Why Americans of faith need to care about reducing harm to the environment abroad

A motorcycle and bulldozer are seen on a smoggy morning in New Delhi, Nov. 17, 2023. Pollution and other environmental disasters attributed to climate change are the focus of delegates to the United Nations Climate Change Conference, known as COP28, being held Nov. 30 to Dec. 12 in Dubai, United Arab Emirates. (OSV News/Reuters/Anushree Fadnavis)

A motorcycle and bulldozer are seen on a smoggy morning in New Delhi, Nov. 17, 2023. (OSV News/Reuters/Anushree Fadnavis)

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Spring and summer are gardening time for many of us in the United States. I love this annual ritual of planting tiny seeds in the ground and watching what emerges. It reminds me that miracles are constantly happening all around us.

The growing season, however, is coming earlier and earlier each year. Last year was the hottest on record globally. This is not good news and far from a blessing. The Earth is heating at an unsustainable pace, and we would be loath to sit back and watch this trend grow like a weed.

Which is why responding to the impacts of our changing climate — and taking action to prevent further environmental calamities — is a matter of living my faith.

By now, we should know climate change is real, if not from the decades of clear and compelling evidence scientists have gathered, then from the direct impacts we see in our own lives and communities. From scorching summers to ever-more-devastating natural disasters, our planet and all those who inhabit it are facing more climate catastrophes each year.

I don't rely on what I grow in my garden to feed my family or support my community. Many people around the world do, however, and for them, climate change isn't a theory to debate: It's an imminent threat to their survival and livelihoods.

The passage of the Inflation Reduction Act in 2022 represented a huge step forward in responding to the climate crisis at home. We're already seeing hundreds of billions of dollars in renewable energy and green economy investments making a difference for our communities. In 2023 alone, the green economy reaped nearly $60 billion in investment from the IRA, creating 50,000 jobs. In just one example, Toyota, with the $12.6 billion it has received to create batteries for electric vehicles, will hire 3,350 North Carolinians.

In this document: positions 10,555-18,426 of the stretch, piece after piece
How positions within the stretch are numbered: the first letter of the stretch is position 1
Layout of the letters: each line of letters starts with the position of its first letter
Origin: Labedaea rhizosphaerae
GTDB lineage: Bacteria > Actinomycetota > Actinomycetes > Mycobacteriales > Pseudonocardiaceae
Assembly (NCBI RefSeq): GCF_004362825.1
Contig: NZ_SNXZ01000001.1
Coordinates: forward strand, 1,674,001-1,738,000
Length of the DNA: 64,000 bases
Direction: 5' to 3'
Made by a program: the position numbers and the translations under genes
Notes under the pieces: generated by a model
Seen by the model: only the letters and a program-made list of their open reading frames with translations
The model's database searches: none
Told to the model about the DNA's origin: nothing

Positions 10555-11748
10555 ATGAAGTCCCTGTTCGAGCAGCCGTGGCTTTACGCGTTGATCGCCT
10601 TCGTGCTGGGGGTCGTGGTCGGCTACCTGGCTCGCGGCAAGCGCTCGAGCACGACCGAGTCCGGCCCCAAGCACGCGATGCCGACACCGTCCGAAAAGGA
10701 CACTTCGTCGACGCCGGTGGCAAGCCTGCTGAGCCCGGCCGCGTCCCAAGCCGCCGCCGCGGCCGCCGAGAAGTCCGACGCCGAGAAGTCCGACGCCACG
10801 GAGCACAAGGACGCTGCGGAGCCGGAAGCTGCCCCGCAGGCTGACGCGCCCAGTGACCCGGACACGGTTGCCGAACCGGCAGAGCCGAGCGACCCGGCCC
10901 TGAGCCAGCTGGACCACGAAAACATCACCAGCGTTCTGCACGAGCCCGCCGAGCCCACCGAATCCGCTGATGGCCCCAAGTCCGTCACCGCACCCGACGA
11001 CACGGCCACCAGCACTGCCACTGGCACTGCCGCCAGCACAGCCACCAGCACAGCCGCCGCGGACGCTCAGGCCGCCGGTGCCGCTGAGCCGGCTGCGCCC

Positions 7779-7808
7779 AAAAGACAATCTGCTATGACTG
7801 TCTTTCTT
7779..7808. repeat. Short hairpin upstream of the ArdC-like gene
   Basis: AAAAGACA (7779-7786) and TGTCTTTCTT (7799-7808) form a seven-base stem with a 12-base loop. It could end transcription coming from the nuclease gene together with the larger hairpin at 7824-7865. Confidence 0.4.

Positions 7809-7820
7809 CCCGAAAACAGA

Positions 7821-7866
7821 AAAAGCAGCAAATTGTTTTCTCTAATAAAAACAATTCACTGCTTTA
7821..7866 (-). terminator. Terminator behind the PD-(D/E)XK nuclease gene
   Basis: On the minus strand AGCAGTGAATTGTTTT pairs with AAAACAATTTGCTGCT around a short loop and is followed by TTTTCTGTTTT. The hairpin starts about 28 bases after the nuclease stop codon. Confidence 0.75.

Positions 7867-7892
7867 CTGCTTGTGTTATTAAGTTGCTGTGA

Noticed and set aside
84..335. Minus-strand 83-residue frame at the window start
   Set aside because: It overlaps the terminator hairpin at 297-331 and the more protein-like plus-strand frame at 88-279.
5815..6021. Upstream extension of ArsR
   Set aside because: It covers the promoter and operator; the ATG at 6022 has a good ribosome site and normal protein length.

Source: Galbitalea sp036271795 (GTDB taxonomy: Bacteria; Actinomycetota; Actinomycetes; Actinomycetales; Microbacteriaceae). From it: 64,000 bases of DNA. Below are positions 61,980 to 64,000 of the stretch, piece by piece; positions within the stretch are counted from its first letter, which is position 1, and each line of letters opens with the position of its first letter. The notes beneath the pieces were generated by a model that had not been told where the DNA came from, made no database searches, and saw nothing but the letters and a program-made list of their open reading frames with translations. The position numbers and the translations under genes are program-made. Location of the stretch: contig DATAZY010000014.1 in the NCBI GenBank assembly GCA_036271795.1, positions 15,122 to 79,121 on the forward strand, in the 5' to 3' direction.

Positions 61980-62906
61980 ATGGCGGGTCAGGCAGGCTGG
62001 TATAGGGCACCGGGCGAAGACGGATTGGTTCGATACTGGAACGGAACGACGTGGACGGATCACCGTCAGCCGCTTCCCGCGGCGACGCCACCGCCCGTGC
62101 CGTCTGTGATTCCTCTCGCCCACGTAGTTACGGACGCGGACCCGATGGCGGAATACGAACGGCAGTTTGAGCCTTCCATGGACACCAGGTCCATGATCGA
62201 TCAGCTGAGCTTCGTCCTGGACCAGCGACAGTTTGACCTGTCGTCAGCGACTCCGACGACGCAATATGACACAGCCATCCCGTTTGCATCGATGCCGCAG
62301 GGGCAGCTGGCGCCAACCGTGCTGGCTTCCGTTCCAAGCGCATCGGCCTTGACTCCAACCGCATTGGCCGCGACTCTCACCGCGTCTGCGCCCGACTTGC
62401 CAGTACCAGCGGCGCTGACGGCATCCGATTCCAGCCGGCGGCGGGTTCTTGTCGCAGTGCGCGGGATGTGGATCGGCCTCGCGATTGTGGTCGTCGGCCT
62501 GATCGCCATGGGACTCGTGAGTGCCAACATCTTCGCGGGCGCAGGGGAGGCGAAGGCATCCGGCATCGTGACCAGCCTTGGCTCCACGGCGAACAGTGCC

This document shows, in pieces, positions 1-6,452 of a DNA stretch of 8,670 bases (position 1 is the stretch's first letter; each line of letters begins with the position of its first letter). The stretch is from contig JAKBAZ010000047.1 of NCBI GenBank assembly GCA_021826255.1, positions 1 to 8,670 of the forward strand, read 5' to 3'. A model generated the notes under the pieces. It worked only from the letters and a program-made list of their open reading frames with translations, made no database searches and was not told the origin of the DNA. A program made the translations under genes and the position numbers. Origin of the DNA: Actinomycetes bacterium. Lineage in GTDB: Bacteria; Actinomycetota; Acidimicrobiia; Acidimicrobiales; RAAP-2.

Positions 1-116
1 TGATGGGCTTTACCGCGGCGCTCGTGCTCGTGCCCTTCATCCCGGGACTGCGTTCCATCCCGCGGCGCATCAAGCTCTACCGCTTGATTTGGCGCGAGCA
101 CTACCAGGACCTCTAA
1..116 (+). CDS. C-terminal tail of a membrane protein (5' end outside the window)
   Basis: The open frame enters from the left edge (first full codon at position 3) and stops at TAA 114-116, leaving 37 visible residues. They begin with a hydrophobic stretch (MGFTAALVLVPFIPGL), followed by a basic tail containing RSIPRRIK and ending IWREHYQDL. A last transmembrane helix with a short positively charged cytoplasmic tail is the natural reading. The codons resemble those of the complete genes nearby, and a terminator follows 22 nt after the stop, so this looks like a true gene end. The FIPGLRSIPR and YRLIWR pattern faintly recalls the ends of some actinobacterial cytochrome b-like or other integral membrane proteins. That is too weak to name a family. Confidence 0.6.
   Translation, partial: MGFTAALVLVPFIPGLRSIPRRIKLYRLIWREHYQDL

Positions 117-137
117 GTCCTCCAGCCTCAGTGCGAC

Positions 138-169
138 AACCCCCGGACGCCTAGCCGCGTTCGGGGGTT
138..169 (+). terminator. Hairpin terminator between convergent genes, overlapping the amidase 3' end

Investments like these will help people, but also help tremendously with reducing domestic greenhouse gas emissions.

While responding to the climate crisis here in the U.S. is critical, so too is supporting other countries in their own responses. The IRA did not address the rising levels of emissions outside the United States, or help countries, especially those in the Global South, adapt to the escalating disasters climate change is unleashing abroad.

As one of the largest emitters of greenhouse gases in the world, the United States has a historic and moral responsibility to do more. Those gases don't stay neatly within our borders. We are truly an interdependent world and need to deal with climate change as a global community.

Those on the front lines of the climate crisis in the Global South have done the least to contribute to the crisis but are bearing the worst of its impacts, leaving them more vulnerable to economic instability, natural disaster, forced migration and conflict. An estimated 26 million people worldwide are falling into poverty every year due to floods, droughts and other extreme weather events.

Fortunately, Congress has another chance to do the right thing. The FY25 appropriations process, now underway, presents a new opportunity to support communities around the world and at home to mitigate the impacts of climate change and adapt to hotter temperatures, more extreme weather, higher sea levels and changing agriculture patterns.

Over the next month, the House Appropriations Committee will be drafting and voting on the funding bill that includes international climate assistance. Our voices are needed to ensure that this bill adequately invests in this critical assistance.

Investing in international climate assistance is fundamentally about justice. It is a moral obligation we bear as part of the global family and a political responsibility as one of the countries most responsible for the problem. It is not only the right thing to do; it's a smart investment: Every dollar invested in strengthening community resilience to climate change generates between $2 and $10 in future benefits.

Congress should plant new seeds of global leadership this appropriations season by investing generously in international climate mitigation and adaptation programs. We will all reap the fruits of a more just, peaceful and sustainable world that can and will grow from it. The time is now.

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